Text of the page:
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Hi. Is there anything special about a home directory before users' home directories are stored there, or is just as typical as any other "empty" folder?
Let me just cut to the chase, but please no ear ringing about the folly of messing around as root, particularly with directories at root level. I know it's considered stupidity, but I deleted my home directory.
Is there an easy way to restore a working home directory? I tried copying /etc/skel under root, but I'm not sure what a home directory should look like once it has been restored. Besides . & .., there were .screenrc & .xsession in my home directory when I copied /etc/skel. Are these files suppose to be in "/home" or "/home/~" or both?
First, /home contains all of the user's directories... as in there is a folder for each user corresponding with their username in /home. So my /home is really "/home/keithieopia" You shouldn't really need to copy anything from "/etc/skel" most Linux applications will create whatever file they need automatically in your home directory... but better safe that sorry.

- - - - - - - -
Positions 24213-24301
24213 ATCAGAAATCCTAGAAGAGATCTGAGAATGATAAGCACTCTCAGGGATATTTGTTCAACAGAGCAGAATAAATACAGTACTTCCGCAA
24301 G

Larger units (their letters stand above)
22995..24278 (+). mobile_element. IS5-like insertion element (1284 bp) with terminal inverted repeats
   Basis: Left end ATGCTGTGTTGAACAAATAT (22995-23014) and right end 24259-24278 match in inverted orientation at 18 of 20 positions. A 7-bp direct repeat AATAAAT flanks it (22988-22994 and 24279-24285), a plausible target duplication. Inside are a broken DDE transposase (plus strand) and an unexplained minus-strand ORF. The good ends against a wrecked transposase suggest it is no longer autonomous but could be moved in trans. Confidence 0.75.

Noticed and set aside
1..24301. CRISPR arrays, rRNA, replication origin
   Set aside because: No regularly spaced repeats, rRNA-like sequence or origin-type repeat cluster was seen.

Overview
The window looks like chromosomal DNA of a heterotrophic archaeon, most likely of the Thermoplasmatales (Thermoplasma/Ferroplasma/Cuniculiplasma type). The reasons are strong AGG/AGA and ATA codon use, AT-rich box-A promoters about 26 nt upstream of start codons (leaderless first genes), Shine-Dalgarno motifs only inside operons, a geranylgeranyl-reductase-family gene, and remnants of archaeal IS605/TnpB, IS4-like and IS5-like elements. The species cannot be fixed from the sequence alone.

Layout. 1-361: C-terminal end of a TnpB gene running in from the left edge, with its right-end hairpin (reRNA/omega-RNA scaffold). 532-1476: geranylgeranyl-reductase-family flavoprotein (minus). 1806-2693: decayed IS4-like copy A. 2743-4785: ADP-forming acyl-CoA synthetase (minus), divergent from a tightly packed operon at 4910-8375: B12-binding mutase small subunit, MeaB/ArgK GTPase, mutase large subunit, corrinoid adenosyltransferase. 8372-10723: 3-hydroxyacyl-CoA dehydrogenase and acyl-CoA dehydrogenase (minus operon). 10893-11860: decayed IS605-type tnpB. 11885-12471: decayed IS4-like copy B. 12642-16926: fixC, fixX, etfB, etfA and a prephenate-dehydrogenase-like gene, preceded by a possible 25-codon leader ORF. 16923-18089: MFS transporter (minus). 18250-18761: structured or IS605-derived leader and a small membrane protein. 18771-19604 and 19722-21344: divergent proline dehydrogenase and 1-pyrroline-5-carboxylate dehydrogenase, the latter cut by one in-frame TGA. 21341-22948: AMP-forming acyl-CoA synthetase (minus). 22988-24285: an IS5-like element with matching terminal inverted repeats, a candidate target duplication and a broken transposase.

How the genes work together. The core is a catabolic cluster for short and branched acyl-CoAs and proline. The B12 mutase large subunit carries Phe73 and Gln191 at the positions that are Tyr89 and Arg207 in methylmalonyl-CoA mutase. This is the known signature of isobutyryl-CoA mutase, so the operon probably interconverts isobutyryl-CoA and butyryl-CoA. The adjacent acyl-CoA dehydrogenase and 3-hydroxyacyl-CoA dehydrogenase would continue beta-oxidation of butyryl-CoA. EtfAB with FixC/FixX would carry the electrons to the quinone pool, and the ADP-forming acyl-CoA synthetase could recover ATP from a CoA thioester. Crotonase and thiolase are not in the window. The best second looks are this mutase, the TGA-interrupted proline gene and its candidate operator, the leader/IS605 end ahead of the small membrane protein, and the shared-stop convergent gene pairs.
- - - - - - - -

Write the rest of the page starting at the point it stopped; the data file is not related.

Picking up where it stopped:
So if your deleted your /home/USERNAME type the following commands as root to fix it (replace USERNAME with your actual username):
Erm... if you deleted "/home" then everything under "/home" such as "/home/keithieopia" is also deleted. Did you do one of these: "rm -r"? If so, that's the case. You'll need to just "mkdir /home" before the rest of my instructions:
Or to directly answer your question, "/home" is just a folder with 755 permissions. However .xsession and .screenrc should not have been in the /home folder but a /home/USERNAME folder. Not sure why they were there.
Last edited by keithieopia; 06-19-2010 at 09:58 PM.
Reason: screenrc in /home confusion
It should be doable by messing around with you /etc/fstab file. Theoretically, in Linux, you can mount any drive partition to any empty folder. It all depends on exactly what you want to do with this, and the permissions you assign to both the folder you created and the partition to be mounted. Look up the 'mount' command (man -k mount or info mount) Hope you get your system back up and running!